• The beautiful Will Yun Lee breaks “Marvel Law” by playing two different characters in the Marvel Universe (hey, it worked for Chris Evans).  Previously he played Kirigi in Elektra (oh, you didn’t see that?  Neither did anyone else – well, except for me).  In this movie he plays Harada, Mariko’s childhood sweetheart.  He’s fantastic – and seems to have the very best intentions.  Incidentally, I loved the idea of incorporating a bunch of characters into this movie who had been the Silver Samurai in the comics, so you don’t really know who it will be.

  • Famke Janssen stops being Taken long enough to play Jean Grey in this movie.  And, basically she’s the same as the Six was to Baltar through the majority of BSG.  Is she there?  Is she in his head?  Well, okay, in this one we know she’s a representation of Logan’s guilt and inability to let go of the past, but she kept popping up here and there without being real.  Pretty slick.  I really liked her 'Dark Phoenix' portrayal, when she goes evil - she gets way more interesting.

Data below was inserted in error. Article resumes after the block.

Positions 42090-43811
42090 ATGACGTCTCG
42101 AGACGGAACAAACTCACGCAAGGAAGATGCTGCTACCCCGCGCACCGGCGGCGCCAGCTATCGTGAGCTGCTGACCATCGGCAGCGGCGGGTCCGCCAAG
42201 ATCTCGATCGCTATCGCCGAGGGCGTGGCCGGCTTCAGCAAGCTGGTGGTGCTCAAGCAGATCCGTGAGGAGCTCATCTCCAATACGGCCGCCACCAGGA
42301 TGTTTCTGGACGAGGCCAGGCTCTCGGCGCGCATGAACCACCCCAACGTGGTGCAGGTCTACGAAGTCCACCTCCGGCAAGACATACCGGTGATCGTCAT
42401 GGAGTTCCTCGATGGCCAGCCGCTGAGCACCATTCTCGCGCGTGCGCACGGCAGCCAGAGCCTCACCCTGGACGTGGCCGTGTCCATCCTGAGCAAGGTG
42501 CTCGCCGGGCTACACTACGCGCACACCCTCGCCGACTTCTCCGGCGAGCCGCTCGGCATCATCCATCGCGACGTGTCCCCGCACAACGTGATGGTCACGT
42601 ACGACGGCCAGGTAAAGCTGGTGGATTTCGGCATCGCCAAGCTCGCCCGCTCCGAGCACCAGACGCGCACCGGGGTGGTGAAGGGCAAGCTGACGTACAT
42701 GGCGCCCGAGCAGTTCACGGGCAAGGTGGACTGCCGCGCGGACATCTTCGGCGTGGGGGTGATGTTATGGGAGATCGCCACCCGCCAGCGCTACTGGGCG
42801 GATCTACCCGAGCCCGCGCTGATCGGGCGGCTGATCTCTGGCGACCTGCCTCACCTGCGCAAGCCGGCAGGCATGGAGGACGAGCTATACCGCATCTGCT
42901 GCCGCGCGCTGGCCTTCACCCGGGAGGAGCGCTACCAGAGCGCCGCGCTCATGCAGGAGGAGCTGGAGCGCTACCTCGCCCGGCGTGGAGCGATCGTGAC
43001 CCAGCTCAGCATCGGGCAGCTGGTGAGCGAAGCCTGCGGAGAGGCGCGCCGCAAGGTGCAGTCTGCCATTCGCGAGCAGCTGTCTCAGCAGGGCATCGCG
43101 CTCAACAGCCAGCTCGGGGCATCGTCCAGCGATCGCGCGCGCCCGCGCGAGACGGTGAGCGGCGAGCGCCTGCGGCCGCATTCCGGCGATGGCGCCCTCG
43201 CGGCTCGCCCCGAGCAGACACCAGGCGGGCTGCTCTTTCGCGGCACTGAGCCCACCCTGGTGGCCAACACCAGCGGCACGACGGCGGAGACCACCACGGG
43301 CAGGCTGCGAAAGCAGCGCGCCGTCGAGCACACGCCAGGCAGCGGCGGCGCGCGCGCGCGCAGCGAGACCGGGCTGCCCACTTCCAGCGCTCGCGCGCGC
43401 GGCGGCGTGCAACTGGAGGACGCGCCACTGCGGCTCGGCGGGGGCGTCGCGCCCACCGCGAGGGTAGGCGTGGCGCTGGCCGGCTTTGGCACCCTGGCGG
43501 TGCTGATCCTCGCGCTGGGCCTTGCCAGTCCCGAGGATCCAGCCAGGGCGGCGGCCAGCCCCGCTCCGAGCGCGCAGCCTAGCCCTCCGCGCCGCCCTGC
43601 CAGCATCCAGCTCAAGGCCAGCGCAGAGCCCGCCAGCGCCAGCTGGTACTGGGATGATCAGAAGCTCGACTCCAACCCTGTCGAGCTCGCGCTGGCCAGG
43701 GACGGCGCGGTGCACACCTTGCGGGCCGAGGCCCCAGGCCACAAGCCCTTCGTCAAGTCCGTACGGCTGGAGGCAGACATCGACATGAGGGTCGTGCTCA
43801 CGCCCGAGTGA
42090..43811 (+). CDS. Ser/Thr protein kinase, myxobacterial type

The movie is not perfect, but it is really fun.  The beginning through the funeral chase sequence is fantastic.  The middle really slows down and could have used some tighter editing.  The final sequence is fantastic.  The story is good, but really the point is Hugh as the Wolverine, and he is amazing.  Stick around for the post credits bit, it really makes me look forward to next year!

8 out of 10.  Gained points for the bath sequence.  Lost points for viper licking stuff with her creepy poisonous tongue.   Gained points for Yukio being punky and fun.  Lost points for carefully avoiding the Lady Deathstrike comic storyline…or maybe gained points for that?  Gained points for the final fight – it was really fun!  Lost points for the fake bear getting killed (spoiler) – I was still upset even though it was fake.  Gained points for the post credit sequence…Hooray!  http://www.trask-industries.com/#/home

Bonus Video 1: This is a fan-made music video of Wolverine and Lady Deathstrike from the animated series.  The internet is full of interesting things.

Bonus Video 2: Elektra

Bonus Video 3: Cast Interviews